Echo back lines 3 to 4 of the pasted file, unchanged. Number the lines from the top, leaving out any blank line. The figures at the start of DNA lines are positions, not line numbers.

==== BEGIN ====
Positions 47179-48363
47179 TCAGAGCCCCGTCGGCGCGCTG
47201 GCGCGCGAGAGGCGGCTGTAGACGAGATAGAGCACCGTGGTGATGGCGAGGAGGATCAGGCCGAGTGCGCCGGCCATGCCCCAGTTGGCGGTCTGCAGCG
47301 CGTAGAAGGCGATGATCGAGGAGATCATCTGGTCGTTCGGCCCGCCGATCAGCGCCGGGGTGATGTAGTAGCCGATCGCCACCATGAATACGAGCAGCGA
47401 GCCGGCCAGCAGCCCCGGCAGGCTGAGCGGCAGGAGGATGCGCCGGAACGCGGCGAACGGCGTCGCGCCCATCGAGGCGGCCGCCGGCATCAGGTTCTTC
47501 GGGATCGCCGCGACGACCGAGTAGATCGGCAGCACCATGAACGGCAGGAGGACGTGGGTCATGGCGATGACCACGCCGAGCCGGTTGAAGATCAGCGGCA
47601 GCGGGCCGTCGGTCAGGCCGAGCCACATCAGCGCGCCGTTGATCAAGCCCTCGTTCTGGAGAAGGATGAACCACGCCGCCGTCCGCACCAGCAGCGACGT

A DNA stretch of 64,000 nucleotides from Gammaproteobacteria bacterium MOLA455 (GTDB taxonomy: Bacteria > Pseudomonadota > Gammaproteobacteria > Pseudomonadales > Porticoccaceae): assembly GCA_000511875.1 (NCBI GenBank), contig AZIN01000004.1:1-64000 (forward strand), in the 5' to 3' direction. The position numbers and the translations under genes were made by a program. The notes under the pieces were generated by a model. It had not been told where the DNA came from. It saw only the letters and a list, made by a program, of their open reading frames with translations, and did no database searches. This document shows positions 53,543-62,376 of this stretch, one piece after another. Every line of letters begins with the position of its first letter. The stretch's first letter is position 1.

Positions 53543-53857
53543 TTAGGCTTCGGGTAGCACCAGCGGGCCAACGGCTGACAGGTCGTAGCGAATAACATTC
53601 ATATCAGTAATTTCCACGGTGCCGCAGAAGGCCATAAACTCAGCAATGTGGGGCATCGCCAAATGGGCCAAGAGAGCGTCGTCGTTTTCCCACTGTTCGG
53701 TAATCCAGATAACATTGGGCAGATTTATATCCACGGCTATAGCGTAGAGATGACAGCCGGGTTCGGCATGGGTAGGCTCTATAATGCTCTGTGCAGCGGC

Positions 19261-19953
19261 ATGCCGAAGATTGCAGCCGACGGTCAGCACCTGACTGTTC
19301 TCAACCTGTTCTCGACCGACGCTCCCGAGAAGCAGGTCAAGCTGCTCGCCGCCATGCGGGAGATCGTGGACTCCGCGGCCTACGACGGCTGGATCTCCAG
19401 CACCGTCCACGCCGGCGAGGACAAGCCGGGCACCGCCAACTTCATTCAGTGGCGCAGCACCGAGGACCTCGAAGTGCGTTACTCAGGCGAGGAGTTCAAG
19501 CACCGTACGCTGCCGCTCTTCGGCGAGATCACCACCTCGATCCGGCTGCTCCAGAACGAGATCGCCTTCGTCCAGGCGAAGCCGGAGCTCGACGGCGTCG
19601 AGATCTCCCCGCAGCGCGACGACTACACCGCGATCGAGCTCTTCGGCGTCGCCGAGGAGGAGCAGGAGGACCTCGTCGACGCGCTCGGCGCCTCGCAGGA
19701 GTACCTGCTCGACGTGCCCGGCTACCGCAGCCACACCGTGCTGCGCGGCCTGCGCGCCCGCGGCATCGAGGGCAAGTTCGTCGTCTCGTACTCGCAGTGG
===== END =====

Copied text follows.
47201 GCGCGCGAGAGGCGGCTGTAGACGAGATAGAGCACCGTGGTGATGGCGAGGAGGATCAGGCCGAGTGCGCCGGCCATGCCCCAGTTGGCGGTCTGCAGCG
47301 CGTAGAAGGCGATGATCGAGGAGATCATCTGGTCGTTCGGCCCGCCGATCAGCGCCGGGGTGATGTAGTAGCCGATCGCCACCATGAATACGAGCAGCGA